Shawna Snyder started in the industry nearly 30 years ago in a tiny, 2-person cafe.

Shawna Snyder1Shawna Snyder, Avanti Restaurant Solutions, Folsom, Calif.During college Snyder continued to work in restaurants as a server and a bartender. While working for Lyon’s Restaurant chain, the final die was cast — the one that would make Snyder a restaurant industry lifer. She was offered the chance to work in the chain’s management program. “It was then I learned how passionate I am about training and leading a team. It is really the steppingstone to someone’s success,” she recalls.

Snyder’s career path progressed; she worked with a variety of chains and their franchisees working on new restaurant builds, operational support, training, rollouts and more. Four years ago, though, the chain Snyder was working for announced plans to move its headquarters from California to another state. A seven-year company veteran, Snyder was invited to come along, but after serious consideration she decided it was time to try something new. At the same time, Avanti had an opening for a project manager, so she reached out to a former colleague to inquire about the job. “She told me I would love it, especially the culture, and I have been here ever since,” says Snyder, who would eventually be promoted to account manager in January 2019.

Q: How have chain restaurants evolved since you first started in the industry?

A: I specialize in the fast-casual world and those concepts are focusing heavily on third-party delivery. And, in today’s COVID-19 climate, third-party delivery is really all that is keeping our restaurants alive. But third-party was impactful in the fast-casual space even before the pandemic. We’ve needed to add a second makeline to help some customers because third-party delivery had been interfering with the in-store guest experience. It was causing chaos. So, we assisted in outlining what they needed on a second makeline to ensure the restaurants were in position to meet the needs of third-party delivery without compromising the experience for in-store guests. This includes going back to retrofit existing locations, and the second makeline is now part of new builds.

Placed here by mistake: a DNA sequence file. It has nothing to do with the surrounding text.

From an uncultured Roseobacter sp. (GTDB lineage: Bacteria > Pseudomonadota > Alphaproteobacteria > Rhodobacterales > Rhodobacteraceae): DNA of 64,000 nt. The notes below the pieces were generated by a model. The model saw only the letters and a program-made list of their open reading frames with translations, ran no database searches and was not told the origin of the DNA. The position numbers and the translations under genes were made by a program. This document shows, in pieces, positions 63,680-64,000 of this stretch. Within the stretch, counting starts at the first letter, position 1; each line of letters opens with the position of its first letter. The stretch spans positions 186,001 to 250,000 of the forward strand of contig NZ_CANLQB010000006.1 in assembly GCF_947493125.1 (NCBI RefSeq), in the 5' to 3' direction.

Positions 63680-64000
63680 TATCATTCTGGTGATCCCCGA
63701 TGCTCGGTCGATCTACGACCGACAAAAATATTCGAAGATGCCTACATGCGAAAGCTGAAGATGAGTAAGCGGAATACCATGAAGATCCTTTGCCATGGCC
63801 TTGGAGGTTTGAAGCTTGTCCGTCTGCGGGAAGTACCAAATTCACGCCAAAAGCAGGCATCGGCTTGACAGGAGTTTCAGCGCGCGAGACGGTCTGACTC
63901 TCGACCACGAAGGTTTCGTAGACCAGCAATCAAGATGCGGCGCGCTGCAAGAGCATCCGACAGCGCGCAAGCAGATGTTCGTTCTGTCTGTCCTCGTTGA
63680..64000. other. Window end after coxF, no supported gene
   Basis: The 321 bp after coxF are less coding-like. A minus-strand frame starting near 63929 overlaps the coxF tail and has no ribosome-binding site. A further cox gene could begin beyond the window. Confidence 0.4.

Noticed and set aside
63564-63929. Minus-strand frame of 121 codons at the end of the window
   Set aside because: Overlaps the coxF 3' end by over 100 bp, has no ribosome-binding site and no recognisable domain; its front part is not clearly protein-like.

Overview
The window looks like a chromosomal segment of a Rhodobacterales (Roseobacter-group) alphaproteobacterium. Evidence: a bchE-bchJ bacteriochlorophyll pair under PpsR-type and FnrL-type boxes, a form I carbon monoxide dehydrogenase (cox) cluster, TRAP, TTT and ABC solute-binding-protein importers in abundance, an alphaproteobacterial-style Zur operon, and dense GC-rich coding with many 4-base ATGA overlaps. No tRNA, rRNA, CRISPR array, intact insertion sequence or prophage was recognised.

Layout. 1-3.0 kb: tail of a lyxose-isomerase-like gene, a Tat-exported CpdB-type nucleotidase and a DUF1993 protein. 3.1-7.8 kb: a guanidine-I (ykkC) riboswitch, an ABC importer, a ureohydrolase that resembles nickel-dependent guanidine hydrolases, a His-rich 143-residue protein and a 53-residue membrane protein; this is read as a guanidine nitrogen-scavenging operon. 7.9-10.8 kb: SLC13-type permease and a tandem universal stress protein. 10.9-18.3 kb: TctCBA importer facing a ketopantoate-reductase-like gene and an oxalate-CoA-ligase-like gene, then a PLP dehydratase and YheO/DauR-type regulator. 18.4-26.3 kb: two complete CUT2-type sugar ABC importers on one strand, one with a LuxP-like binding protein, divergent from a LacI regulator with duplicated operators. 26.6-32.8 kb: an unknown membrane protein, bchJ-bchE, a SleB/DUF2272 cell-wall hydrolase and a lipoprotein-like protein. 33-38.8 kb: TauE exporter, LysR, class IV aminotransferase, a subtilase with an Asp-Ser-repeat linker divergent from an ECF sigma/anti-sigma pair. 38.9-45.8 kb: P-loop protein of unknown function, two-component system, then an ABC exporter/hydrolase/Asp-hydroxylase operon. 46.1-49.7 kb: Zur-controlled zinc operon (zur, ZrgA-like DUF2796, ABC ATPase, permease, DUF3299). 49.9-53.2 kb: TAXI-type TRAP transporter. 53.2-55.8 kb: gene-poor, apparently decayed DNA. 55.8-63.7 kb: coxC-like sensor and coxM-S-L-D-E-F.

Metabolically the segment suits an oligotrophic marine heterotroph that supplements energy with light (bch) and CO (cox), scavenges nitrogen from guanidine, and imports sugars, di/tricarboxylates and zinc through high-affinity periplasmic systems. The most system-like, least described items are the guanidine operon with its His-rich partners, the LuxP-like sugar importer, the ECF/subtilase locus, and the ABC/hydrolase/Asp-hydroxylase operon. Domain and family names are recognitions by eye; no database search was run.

Q: What goes into a successful chain rollout of a new design or equipment?

A: It starts with not only listening to their needs but understanding them, too. For example, when building a second makeline, do you need the same dimensions as you do on the front-of-house pick-and-point line? That can be the difference between the chain requiring a custom piece of equipment or buying a standard item that can save them money. It’s about being a partner and not necessarily a salesman.

Q: Training is clearly a big part of your past. What role does it play in your current position?

A: I think training is part of what everyone should incorporate. I am on a company task force to initiate a whole corporate training program into our system. We get to start from ground zero, and that’s amazing. In this industry there is always something new. There is something old to learn from. There is something you never knew existed before. There is knowledge, experience and processes everywhere. We are going to integrate all these things into our training program to help engage our tribe for both personal and professional development.

Q: What goes into creating a good training program?

A: Knowledge, patience and an open mind. You can’t be so stuck in your ways and think that yours is the only right way. You must have your mind open to other ideas in order to train and have the best training program. Consistency is important, too. You must train on the same things across all teams, otherwise you have chaos.